When your organization’s internal information is relatively less, storing and sharing it among your clients or internal staff is relatively simple. There comes a time, however, when you need to organize your material and control the way you share it. This involves making some of your documents and features available to certain users, but hiding them from others. A centralized knowledge base such as Zendesk lets you organize and share your content and control visibility to specific users or user groups easily. To do this, you need to first organize or categorize your content effectively.
Among the functions you need to handle when setting up your Zendesk is to decide who will use which features and what content is visible to which user. Based on the type of support you provide, you may either allow visitors complete access to your help center, or you may limit access to some users. Zendesk lets you configure for either scenario, and control individual sections that are open to users.
Deciphering Your Users And Their Access
Your users can be broadly classified into internal and external users. Internal users are your support staff and your agents, while external users are the end-users to whom you provide support and those tickets you manage in your help center. Internal users always have to sign in to your Zendesk to carry out their daily tasks, while this may not always be a requirement for external users. Usually, you have the ability to split your preferred authentication based on role to control what information and features are available to whom.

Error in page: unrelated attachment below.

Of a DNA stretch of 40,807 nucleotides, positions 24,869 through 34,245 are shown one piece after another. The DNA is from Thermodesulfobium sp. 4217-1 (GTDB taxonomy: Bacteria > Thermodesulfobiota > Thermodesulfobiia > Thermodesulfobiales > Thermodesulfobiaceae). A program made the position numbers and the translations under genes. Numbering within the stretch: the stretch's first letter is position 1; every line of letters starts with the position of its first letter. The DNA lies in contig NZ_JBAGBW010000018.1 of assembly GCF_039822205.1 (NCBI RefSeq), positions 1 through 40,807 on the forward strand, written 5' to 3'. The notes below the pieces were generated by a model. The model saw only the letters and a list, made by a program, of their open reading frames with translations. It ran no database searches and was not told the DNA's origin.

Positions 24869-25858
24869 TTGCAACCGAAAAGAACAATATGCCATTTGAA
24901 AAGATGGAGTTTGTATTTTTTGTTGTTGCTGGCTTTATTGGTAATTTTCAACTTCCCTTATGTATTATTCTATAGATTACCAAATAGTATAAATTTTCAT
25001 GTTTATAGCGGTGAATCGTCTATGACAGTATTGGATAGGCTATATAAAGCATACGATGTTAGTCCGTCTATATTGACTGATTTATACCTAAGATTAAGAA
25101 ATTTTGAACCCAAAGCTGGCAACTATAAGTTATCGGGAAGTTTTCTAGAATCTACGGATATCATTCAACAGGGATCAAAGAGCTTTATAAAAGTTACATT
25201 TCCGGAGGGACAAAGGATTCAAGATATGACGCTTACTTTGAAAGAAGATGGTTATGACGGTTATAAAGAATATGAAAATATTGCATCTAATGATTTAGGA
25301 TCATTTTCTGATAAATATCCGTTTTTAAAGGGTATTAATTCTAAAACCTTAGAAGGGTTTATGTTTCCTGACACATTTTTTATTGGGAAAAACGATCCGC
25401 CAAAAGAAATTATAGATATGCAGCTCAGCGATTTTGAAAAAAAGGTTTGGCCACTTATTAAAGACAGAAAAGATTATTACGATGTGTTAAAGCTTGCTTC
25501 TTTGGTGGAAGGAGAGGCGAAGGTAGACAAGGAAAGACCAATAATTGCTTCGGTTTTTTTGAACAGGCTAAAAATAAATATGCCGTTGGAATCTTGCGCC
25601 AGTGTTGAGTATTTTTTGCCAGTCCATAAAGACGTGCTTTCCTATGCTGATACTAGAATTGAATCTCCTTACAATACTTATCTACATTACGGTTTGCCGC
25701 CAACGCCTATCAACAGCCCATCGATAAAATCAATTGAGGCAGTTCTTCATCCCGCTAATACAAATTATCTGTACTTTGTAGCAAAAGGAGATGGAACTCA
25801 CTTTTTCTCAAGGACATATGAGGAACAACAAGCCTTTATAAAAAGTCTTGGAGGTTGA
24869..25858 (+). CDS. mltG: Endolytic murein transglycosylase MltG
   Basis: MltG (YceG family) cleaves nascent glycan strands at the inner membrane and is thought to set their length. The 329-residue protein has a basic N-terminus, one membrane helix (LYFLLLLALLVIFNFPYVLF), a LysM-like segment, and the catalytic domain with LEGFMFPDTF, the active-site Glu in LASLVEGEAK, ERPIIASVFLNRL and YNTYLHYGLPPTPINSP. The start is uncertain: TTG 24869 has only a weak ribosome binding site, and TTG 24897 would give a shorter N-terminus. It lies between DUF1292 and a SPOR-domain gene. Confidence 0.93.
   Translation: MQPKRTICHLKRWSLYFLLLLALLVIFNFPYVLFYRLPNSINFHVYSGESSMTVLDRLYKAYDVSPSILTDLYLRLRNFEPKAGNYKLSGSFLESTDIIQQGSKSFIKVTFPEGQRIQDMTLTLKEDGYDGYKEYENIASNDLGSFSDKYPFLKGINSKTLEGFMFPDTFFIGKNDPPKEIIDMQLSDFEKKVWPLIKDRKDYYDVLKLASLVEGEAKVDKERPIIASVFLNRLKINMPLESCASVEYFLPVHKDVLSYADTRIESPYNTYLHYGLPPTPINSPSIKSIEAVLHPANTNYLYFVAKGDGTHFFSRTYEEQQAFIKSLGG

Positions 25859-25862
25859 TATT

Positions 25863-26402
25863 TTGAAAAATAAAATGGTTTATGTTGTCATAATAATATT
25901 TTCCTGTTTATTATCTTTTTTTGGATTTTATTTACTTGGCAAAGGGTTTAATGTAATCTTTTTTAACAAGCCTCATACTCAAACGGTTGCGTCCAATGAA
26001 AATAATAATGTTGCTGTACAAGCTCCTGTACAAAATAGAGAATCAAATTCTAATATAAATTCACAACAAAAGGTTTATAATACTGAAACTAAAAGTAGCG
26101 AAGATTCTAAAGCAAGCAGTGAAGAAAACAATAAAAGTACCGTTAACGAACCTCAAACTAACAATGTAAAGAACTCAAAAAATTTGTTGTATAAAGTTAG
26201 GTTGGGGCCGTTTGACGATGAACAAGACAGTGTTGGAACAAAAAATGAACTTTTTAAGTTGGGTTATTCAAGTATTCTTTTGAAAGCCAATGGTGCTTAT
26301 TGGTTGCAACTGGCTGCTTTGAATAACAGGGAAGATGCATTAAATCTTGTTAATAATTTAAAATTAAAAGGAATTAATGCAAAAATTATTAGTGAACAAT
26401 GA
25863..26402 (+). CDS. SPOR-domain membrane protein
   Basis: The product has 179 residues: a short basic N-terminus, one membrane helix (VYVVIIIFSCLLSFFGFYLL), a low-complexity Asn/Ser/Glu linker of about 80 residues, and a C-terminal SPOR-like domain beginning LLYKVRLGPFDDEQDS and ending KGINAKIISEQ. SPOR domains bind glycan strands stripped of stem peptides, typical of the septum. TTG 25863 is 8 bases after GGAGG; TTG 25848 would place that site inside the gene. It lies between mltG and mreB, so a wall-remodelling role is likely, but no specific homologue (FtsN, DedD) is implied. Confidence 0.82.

Depending on your requirements, you may set up your help center to be completely open to everyone, restrict it to just to some people, or force all users to sign up before using it.
Open access means that internal and external users can see your help center and submit tickets. This is ideal if you are selling products and wish to support the general public.
Closed access implies that your help center is visible to everyone, but only registered users can submit requests. This is ideal if you have an IT help desk.
Restricted access implies that your help center is restricted to only users whose e-mail addresses or domains are approved to submit tickets.
Managing Specific Access For Guests
If you’d like to make some sections open to guests, un-check the Require Sign In option from your help center settings. Choose the Sections you wish to make available to guests and remove access restrictions for these sections under their Who Can View settings. Category headings for Sections that are restricted to signed-in users may still be visible to guests, but articles are visible only on signing in. To restrict guests from posting tickets, simply un-check the Anybody Can Submit Tickets setting.
Managing Specific Registered User Access
The Who Can View setting in your help center allows you to manage individual internal roles that have access to certain sections, such as Managers and Agents. You may also allow all internal staff access to read information, but only Agents and Support Staff may be able to edit data such as tickets and articles.
Control Your Help Center With Lotus Themes
As you delve deeper into customizing access to your help center, you may find yourself faced with the need to edit complex code. Avoid this with Lotus Themes. Our themes let you get pre-built additional components to customize your help center without having to risk playing with code. Get in touch with us for more information on how we can help you simplify access control in your help center.